As noted, the total enclosed flow volume includes the volume between the substrate lower surface 249 and the susceptor pocket upper surface 229 defined by the protrusion tops 228, as well as the volume within the grid grooves 222. For a susceptor designed to support a 150-mm wafer, the total enclosed flow volume is preferably between about 7.5×10−6 m3 and 10.0×10−6 m3 and more preferably between about 8.0×10−6 m3 and 9.0×10−6 m3. For susceptors designed to support wafers 200 mm in diameter or larger, the total enclosed flow volume is between 1.3×10−5 m3 and 6.0×10−5 m3. The total enclosed volume for a susceptor designed to support a 200-mm wafer is preferably between about 1.3×10−5 m3 and 4.0×10−5 m3, more preferably between about 1.4×10−5 m3 and 1.6×10−5 m3 (1.506×10−5 m3 in an exemplary 200-mm susceptor). For a susceptor designed to support a 300-mm wafer, the total enclosed flow volume is preferably between about 3.0×10−5 m3 and 6.0×10−5 m3, more preferably between about 3.5×10−5 m3 and 4.5×10−5 m3 (or 4.062×10−5 m3 in an exemplary 300-mm susceptor).
For 6-inch or 150-mm wafers, the escape area of the susceptor is preferably between about 0.1×10−4 m2 and 5.0×10−4 m2 and more preferably between about 2.0×10−4 m2 and 3.0×10−4 m2. For 200-mm wafers, the escape area of the susceptor is preferably between about 2.0×10−4 m2 and 4.0×10−4 m2 and more preferably between about 2.5×10−4 m2 and 3.5×10 m2 (3.096×10−4 m2 in an exemplary 200-mm susceptor). In another embodiment of the current invention, these parameters are optimized for 12-inch or 300-mm wafers. The escape area is preferably between about 3.0×10−4 m2 and 6.0×10−4 m2, more preferably between about 4.0×10−4 m2 and 5.0×10−4 m2 (4.643×10−4 m2 in an exemplary 300-mm susceptor).
In the preferred embodiment, a susceptor with a flat pocket surface is machined from graphite. The susceptor is coated with silicon carbide at an elevated temperature, preferably between about 1000 C and 1500 C, more preferably between 1250 C and 1350 C. As the susceptor cools down the mismatch in thermal expansion coefficient between the graphite and the silicon carbide cause the susceptor to bend, causing the concavity of the pocket surface. This embodiment is meant to illustrate a preferred method of introducing concavity into the susceptor pocket surface. The skilled artisan will find other methods for producing concavities according to the preferred embodiments described above.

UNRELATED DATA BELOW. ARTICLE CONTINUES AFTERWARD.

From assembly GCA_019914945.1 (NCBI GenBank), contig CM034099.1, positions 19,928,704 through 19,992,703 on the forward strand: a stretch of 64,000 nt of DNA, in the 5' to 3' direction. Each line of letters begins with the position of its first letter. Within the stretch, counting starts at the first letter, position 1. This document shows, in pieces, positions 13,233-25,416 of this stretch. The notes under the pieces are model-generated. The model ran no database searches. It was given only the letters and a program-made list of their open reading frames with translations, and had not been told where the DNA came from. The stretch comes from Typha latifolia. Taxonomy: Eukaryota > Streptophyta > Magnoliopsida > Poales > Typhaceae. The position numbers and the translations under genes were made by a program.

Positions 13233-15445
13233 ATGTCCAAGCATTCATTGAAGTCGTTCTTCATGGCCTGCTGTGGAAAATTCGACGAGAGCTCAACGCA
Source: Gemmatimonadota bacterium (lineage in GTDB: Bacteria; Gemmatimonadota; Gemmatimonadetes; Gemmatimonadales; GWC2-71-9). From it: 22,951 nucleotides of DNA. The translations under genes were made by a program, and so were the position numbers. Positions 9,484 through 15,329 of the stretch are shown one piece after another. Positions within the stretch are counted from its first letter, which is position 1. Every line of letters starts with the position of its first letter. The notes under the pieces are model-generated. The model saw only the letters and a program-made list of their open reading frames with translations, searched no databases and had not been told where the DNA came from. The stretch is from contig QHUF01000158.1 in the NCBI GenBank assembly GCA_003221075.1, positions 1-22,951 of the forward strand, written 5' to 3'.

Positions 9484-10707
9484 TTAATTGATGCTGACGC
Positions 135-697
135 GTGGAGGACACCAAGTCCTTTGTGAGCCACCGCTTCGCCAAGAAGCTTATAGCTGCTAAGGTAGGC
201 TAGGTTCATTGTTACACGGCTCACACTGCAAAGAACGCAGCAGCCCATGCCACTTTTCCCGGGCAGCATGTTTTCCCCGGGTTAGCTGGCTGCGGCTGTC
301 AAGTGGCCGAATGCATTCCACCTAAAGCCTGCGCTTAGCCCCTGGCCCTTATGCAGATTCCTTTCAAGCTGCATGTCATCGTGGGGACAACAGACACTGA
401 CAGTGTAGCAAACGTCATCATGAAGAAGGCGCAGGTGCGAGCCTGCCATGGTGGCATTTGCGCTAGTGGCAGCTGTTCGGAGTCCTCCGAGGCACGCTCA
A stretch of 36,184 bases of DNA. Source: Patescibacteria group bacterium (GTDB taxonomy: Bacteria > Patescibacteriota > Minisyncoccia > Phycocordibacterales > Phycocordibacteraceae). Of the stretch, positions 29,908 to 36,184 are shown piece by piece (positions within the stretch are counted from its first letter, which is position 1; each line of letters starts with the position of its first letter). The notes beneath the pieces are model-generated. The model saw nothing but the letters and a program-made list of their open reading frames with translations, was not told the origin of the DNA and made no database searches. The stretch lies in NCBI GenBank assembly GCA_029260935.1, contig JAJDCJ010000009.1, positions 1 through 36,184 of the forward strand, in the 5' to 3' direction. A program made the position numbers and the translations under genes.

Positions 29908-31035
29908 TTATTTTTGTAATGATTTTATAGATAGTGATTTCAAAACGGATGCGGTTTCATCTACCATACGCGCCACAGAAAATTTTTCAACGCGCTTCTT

The introduction of concavity into the susceptor surface, along with deeper and wider grooves, produces the total enclosed flow volume. This flow volume, along with the escape area (total cross-sectional area of the groove openings at the wafer perimeter), can accomodate the sudden drop of a wafer without creating a compressed cushion of gas with enough pressure to cause the wafer to skate or slide. In part, the enlarged flow volume assists in absorbing the compression of gas without excessive pressurization and, in part, the escape area enables the gas to escape quickly so that not enough of a cushion is created upon drop-off to even temporarily support the wafer. The wafer rests upon the support grid in the centered location for which the wafer transfer robot was programmed.
In addition, using the pocket profiles of the preferred embodiments, no significant suction effect is created between the wafer and the susceptor when the wafer is picked up by a robot end effector, such as a Bernoulli wand. This improvement in pick-up reduces particle generation.
Advantageously, the preferred flow volumes and escape areas are achieved without creating a sharp thermal transition, such as a ledge, in the susceptor. Thus, the grid continues to extend beneath the entire wafer surface, and the small space between the central protrusions and the wafer has no adverse effect on the thermal interaction between the wafer and the susceptor. In fact, improvements in film deposition uniformity and repeatability are achieved due to more consistent placement of the wafer with respect to the susceptor, such that temperature tuning applies equally well to multiple wafers sequentially processed. In contrast, prior susceptor designs showed localized cold spots when the wafer slid into contact with the pocket edge. Repeated tests of depositions performed on a wafer supported by a gridded susceptor in accordance with the preferred embodiments showed excellent reproducibility and low standard deviation in deposited layer thickness. Table I illustrates the deposition uniformity achieved with the new susceptors.